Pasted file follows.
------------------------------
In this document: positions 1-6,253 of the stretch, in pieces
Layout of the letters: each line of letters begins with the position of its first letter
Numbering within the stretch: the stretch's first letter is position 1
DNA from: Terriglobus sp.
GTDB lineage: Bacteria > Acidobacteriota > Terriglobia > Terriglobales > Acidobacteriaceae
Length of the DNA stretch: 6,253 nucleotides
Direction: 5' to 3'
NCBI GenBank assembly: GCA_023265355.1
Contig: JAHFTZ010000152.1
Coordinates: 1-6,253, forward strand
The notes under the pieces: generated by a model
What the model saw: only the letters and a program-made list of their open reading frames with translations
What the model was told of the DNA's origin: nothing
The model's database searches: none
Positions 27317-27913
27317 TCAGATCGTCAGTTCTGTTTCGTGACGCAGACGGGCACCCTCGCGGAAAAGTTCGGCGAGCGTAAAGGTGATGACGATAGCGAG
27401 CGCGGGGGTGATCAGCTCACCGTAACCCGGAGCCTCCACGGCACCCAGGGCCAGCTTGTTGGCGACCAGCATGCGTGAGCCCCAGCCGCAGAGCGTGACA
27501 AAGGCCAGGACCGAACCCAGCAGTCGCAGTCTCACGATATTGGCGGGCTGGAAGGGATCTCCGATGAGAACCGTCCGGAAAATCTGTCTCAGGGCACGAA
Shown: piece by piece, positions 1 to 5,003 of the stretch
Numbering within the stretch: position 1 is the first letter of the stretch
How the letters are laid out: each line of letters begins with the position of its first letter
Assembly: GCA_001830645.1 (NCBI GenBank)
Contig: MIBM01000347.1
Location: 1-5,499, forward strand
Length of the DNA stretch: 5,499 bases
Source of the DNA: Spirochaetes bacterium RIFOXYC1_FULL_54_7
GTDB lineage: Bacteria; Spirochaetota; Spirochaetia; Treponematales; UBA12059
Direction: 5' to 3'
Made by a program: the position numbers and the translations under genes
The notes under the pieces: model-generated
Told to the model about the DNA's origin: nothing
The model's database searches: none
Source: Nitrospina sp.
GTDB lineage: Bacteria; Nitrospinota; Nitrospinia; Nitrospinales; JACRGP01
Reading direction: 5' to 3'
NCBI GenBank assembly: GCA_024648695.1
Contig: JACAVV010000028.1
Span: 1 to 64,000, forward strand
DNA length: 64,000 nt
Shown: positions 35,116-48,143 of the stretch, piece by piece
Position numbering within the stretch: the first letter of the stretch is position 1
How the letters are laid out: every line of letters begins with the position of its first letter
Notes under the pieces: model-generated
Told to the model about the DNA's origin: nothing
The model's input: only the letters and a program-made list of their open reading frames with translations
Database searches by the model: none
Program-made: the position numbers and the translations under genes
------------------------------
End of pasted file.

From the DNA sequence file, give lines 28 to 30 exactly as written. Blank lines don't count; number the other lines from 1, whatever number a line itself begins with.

Direction: 5' to 3'
Made by a program: the position numbers and the translations under genes
The notes under the pieces: model-generated